Something Private Shared

Our reviewers choose the books they want to review. I send out a list of books organized by genre, and the reviewers look for their next books to review, usually based on their favorite type of book to read. Similarly, the authors write the stories that they want to tell. Regardless of their own motivation, they have a desire to share their private stories, their secrets. In the end, our private pain connects us all. We put ourselves out there to connect with others who share our pain, experience, or love. What we do with those things makes us who we are.

In July, we lost Michael Johnson… our web administrator, my ex-husband, and the father of my child [read the tribute to him on page 2]. It was an enormous loss. In my anger towards him during the divorce, I forgot how much I loved him. I know I will see him again one day, but that’s little solace to my life now. The flood of emotions that accompanies any loss is, at the heart of it, painful. Yet, we still reach out (whether consciously or not) and look to find others who have experienced that same pain in order to relate to it, to feel “normal.”

Books of all genres do that for us. They connect us to normalcy. They entertain. They make us believe in the unbelievable. They give us hope. Regardless of the mechanism used, we are social creatures craving simplicity in our relationships, commonality, and connections.

I’ve done this “job” for three years now, and I can tell you which books will get picked up for review and which ones won’t. I can look at a book, and – based on title, cover, genre, characters, strength of writing, and overall presentation – know if the book will be picked up and reviewed or just sit on the shelf. Publishing companies pay millions to figure this all out, but the reality is that it comes down to connection. Take the most obvious: Harry Potter, Twilight, Hunger Games… these books offer up an examination of the plight in all of us, if you’re willing to look closely. It’s all about fitting in, rising above the rest, standing up for what you believe in, and winning the prize – whatever that may be. Whether you subscribe to the story or not, we all want to feel connected; then, when we find that one thing that connects us, we feel empowered and want to delve in even more. There are no boundaries because we understand the protagonist’s pain, his plight. That’s true even in non-fiction work. We choose the books we want to read in order to fill a need, even if that need is merely the desire to be well read.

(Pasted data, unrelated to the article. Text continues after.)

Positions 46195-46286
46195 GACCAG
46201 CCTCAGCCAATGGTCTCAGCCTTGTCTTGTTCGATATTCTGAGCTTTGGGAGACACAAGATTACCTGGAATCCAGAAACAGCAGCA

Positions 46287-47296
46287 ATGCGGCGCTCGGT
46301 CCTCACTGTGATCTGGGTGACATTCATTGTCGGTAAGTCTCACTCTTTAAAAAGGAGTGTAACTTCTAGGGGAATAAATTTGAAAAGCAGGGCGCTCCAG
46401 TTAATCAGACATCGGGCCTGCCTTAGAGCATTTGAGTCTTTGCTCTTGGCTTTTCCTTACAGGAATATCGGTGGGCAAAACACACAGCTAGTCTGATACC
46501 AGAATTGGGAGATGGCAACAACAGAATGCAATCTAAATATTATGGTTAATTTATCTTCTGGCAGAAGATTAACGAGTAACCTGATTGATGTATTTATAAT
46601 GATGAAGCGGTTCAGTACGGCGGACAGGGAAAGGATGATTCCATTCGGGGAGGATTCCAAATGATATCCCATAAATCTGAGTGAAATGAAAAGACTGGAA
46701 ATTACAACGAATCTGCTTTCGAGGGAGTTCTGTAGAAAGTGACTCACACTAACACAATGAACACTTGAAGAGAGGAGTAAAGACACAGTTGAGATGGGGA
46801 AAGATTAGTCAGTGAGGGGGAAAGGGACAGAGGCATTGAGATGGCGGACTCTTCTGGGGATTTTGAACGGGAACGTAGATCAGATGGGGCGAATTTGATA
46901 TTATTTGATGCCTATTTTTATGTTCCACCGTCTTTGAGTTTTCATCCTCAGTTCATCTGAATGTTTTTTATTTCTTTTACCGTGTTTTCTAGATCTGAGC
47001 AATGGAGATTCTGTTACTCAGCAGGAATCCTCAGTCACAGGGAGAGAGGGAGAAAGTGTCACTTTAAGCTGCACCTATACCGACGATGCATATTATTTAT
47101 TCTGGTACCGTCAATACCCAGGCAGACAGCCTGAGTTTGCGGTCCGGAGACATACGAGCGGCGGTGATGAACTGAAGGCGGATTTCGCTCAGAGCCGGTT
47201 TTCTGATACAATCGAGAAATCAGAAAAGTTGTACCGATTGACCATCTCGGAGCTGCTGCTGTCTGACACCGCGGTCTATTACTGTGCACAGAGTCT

My message has always been to read and promote reading, but I’m altering that message now. We all have our own journey, our own story to tell. My message now is to connect – to find your source for strength and connect with others who share your journey. Whether you are an author or a reader, share your journey, share your pain, be authentic and connect! That’s what life is all about.

chris_editor100x149M. Chris Johnson started Portland Book Review in 2010 after being a Reviewer for Sacramento Book Review for 3 years. She loves what she does and sharing her passion for books with others of the same passion. She loves in Cornelius with her family.